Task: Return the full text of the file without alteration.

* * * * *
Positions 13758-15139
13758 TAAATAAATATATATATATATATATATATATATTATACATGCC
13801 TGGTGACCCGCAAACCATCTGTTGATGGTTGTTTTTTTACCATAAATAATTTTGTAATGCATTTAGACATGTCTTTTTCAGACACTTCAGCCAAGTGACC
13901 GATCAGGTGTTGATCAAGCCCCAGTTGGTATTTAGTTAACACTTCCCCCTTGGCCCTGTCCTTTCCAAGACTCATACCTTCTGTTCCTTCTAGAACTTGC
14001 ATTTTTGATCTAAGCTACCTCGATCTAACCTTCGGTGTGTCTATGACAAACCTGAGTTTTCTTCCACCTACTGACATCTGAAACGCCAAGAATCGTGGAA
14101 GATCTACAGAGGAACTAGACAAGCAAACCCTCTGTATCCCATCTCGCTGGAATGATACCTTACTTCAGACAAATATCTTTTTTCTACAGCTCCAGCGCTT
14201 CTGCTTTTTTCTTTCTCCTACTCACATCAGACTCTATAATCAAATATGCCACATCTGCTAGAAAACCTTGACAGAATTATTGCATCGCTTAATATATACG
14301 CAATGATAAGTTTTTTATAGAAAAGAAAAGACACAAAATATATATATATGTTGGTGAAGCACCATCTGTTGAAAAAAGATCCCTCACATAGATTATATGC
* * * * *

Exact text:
Positions 13758-15139
13758 TAAATAAATATATATATATATATATATATATATTATACATGCC
13801 TGGTGACCCGCAAACCATCTGTTGATGGTTGTTTTTTTACCATAAATAATTTTGTAATGCATTTAGACATGTCTTTTTCAGACACTTCAGCCAAGTGACC
13901 GATCAGGTGTTGATCAAGCCCCAGTTGGTATTTAGTTAACACTTCCCCCTTGGCCCTGTCCTTTCCAAGACTCATACCTTCTGTTCCTTCTAGAACTTGC
14001 ATTTTTGATCTAAGCTACCTCGATCTAACCTTCGGTGTGTCTATGACAAACCTGAGTTTTCTTCCACCTACTGACATCTGAAACGCCAAGAATCGTGGAA
14101 GATCTACAGAGGAACTAGACAAGCAAACCCTCTGTATCCCATCTCGCTGGAATGATACCTTACTTCAGACAAATATCTTTTTTCTACAGCTCCAGCGCTT
14201 CTGCTTTTTTCTTTCTCCTACTCACATCAGACTCTATAATCAAATATGCCACATCTGCTAGAAAACCTTGACAGAATTATTGCATCGCTTAATATATACG
14301 CAATGATAAGTTTTTTATAGAAAAGAAAAGACACAAAATATATATATATGTTGGTGAAGCACCATCTGTTGAAAAAAGATCCCTCACATAGATTATATGC